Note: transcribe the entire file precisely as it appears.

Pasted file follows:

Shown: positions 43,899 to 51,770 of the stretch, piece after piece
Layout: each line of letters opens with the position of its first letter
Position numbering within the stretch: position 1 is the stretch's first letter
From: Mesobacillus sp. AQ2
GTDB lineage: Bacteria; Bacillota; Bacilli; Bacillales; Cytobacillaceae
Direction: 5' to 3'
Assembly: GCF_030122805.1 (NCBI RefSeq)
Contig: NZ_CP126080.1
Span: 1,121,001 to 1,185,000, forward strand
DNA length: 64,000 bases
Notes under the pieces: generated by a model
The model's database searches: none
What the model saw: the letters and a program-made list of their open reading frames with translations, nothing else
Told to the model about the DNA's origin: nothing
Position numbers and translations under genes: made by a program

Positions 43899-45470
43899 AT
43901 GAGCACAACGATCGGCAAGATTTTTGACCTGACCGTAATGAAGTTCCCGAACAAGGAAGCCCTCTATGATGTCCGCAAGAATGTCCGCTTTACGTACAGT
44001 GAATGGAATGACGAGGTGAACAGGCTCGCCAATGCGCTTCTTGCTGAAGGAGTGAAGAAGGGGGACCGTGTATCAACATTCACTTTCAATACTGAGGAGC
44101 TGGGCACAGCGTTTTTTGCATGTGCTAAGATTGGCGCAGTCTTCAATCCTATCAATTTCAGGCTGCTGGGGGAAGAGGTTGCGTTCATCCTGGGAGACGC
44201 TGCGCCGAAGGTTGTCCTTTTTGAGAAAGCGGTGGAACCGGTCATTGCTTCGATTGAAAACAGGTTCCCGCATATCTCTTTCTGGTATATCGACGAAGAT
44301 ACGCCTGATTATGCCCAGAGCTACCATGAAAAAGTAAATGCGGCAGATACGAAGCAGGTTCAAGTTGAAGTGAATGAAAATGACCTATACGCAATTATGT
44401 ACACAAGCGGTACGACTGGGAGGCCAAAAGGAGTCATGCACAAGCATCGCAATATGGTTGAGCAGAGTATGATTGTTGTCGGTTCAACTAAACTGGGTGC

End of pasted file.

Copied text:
Shown: positions 43,899 to 51,770 of the stretch, piece after piece
Layout: each line of letters opens with the position of its first letter
Position numbering within the stretch: position 1 is the stretch's first letter
From: Mesobacillus sp. AQ2
GTDB lineage: Bacteria; Bacillota; Bacilli; Bacillales; Cytobacillaceae
Direction: 5' to 3'
Assembly: GCF_030122805.1 (NCBI RefSeq)
Contig: NZ_CP126080.1
Span: 1,121,001 to 1,185,000, forward strand
DNA length: 64,000 bases
Notes under the pieces: generated by a model
The model's database searches: none
What the model saw: the letters and a program-made list of their open reading frames with translations, nothing else
Told to the model about the DNA's origin: nothing
Position numbers and translations under genes: made by a program

Positions 43899-45470
43899 AT
43901 GAGCACAACGATCGGCAAGATTTTTGACCTGACCGTAATGAAGTTCCCGAACAAGGAAGCCCTCTATGATGTCCGCAAGAATGTCCGCTTTACGTACAGT
44001 GAATGGAATGACGAGGTGAACAGGCTCGCCAATGCGCTTCTTGCTGAAGGAGTGAAGAAGGGGGACCGTGTATCAACATTCACTTTCAATACTGAGGAGC
44101 TGGGCACAGCGTTTTTTGCATGTGCTAAGATTGGCGCAGTCTTCAATCCTATCAATTTCAGGCTGCTGGGGGAAGAGGTTGCGTTCATCCTGGGAGACGC
44201 TGCGCCGAAGGTTGTCCTTTTTGAGAAAGCGGTGGAACCGGTCATTGCTTCGATTGAAAACAGGTTCCCGCATATCTCTTTCTGGTATATCGACGAAGAT
44301 ACGCCTGATTATGCCCAGAGCTACCATGAAAAAGTAAATGCGGCAGATACGAAGCAGGTTCAAGTTGAAGTGAATGAAAATGACCTATACGCAATTATGT
44401 ACACAAGCGGTACGACTGGGAGGCCAAAAGGAGTCATGCACAAGCATCGCAATATGGTTGAGCAGAGTATGATTGTTGTCGGTTCAACTAAACTGGGTGC